Sacked Brisbane Roar A-League coach Frank Farina is suing his former club for more than $325,000 as well as compensation for the loss of all potential future income.
In documents lodged in the Supreme Court in Brisbane, Farina alleges the Queensland Roar FC Pty Limited and the Queensland Roar FC Partnership – the companies behind the Brisbane Roar – terminated his contract in a way that significantly damaged his reputation as a football coach.
Farina appeared in the Brisbane Magistrates Court in November where he was fined $500 after pleading guilty to driving with a blood alcohol limit of 0.120 on October 2
Court documents said Farina learned he’d been sacked as the Roar’s coach, effective immediately, only via a media conference with the club’s chairman Chris Bombolas on October 14.
The former Socceroo and national coach is now suing the Roar to pay out his contract from October 14 to February 28, 2011.
The claims include $276,123.90 in gross salary, $24,851.15 in superannuation, $25,000 for the potential loss of the premiership bonus and all mobile phone expenses.
He is also suing the club for the loss of all potential future income resulting from his “damaged” reputation.
The documents allege that Farina’s employment agreement stated that the Queensland Roar FC would not act in a way likely to cause harm to his reputation as a football coach.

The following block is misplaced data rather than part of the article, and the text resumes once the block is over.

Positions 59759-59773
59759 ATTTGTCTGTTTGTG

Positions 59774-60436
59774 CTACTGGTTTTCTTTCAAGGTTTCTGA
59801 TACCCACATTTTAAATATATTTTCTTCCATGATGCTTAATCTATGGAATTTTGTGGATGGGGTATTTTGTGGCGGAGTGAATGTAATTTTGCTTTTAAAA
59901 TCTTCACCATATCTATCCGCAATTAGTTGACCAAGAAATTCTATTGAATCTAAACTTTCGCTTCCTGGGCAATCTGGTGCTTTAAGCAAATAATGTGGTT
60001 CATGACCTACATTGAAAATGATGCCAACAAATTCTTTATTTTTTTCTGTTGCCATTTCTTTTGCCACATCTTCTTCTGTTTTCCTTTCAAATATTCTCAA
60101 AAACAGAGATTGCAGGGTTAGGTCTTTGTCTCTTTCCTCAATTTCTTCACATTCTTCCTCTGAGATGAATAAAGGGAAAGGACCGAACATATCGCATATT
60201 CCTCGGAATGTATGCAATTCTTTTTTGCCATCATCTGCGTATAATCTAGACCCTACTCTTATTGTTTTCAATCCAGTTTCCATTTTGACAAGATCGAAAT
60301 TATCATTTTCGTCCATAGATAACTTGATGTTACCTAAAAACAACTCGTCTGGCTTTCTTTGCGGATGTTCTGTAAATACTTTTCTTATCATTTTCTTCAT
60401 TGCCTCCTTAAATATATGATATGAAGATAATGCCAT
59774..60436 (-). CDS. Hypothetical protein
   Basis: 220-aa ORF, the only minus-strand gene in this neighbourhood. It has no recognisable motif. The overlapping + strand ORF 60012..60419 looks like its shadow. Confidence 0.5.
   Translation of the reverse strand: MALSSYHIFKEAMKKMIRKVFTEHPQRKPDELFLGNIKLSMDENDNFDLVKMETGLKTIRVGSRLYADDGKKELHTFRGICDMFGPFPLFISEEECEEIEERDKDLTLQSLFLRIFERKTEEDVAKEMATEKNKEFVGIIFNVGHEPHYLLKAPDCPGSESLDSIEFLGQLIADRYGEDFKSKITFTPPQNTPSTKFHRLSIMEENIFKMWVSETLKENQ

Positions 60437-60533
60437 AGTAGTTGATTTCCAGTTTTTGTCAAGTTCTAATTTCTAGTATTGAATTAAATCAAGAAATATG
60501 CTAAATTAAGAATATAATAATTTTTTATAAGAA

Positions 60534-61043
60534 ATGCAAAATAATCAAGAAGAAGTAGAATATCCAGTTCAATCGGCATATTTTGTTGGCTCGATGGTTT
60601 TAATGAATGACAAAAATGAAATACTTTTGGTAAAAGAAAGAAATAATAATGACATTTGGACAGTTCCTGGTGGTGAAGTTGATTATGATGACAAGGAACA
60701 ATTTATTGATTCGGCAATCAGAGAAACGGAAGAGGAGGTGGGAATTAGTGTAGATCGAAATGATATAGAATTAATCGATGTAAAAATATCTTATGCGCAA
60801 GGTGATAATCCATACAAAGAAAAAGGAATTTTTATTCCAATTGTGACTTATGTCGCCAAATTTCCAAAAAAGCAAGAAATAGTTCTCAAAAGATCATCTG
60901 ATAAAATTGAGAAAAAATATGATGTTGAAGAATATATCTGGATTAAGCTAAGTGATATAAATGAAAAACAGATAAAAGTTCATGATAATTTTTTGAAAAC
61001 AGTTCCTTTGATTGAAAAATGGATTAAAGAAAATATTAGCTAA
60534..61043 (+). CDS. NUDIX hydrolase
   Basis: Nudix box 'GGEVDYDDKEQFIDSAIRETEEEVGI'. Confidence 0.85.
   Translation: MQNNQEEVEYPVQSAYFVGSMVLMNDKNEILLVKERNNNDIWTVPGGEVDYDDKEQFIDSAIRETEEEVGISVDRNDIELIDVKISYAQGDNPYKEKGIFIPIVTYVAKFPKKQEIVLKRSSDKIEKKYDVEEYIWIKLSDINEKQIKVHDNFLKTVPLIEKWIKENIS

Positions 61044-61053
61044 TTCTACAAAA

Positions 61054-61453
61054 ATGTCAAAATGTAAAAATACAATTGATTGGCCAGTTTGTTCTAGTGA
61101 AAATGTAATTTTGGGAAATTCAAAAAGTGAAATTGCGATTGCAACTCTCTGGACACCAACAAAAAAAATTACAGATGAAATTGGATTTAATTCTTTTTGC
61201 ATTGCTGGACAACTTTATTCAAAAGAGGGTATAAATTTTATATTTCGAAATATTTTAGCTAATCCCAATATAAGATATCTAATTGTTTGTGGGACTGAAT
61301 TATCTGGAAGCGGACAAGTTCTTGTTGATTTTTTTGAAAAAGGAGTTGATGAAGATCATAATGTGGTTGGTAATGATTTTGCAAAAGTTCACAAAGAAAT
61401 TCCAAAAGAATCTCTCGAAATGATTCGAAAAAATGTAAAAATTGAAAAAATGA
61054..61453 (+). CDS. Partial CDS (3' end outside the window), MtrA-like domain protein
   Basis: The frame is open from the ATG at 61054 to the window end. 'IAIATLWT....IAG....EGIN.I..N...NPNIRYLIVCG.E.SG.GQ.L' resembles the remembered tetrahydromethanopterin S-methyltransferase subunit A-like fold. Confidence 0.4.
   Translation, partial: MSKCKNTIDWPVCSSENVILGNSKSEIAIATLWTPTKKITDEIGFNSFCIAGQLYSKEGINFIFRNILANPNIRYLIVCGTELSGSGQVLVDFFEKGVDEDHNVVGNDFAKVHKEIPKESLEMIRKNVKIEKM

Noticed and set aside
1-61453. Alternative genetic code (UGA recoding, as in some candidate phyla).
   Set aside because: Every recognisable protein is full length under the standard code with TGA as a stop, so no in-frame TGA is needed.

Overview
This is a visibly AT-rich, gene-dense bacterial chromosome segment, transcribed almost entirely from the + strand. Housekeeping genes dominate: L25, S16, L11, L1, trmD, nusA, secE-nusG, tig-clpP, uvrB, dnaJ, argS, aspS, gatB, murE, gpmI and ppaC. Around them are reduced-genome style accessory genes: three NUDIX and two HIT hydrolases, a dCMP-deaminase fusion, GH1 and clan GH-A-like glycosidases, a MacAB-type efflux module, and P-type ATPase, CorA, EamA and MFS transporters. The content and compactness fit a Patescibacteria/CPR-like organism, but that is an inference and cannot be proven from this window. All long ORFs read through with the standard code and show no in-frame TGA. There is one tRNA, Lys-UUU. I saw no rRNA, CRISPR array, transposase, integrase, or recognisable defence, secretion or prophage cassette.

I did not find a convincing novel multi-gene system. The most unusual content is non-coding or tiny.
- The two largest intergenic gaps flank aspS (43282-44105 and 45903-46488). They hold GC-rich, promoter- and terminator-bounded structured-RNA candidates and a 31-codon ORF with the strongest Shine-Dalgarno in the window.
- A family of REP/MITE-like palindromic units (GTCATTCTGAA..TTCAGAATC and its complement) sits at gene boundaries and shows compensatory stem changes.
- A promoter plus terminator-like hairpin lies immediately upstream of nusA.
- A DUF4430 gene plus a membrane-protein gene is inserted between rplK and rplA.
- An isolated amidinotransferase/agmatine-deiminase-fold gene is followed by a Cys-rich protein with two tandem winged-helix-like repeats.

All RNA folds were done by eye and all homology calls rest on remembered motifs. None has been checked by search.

However, he alleges that comments made to various media outlets by several members of the Roar’s board of directors “significantly damaged” his reputation.
“Bombolas made public statements which were calculated to, and did, have the effect of causing statements to be widely published in the Australian and international media to the effect that the plaintiff misconducted himself in his employment,” the court document reads.
“The plaintiff has a significantly diminished prospect of gaining employment as a football coach in Australia and internationally.”
Farina also alleges on October 10 that Mr Bombolas said to him: “There were people in high places in the Football Federation Australia (FFA) that don’t like you.”
During a meeting with the board of directors two days later, Farina also alleges one of the directors said to him: “It was a mistake any of us could have made … we have probably all done it.”
No date has been set for a court hearing.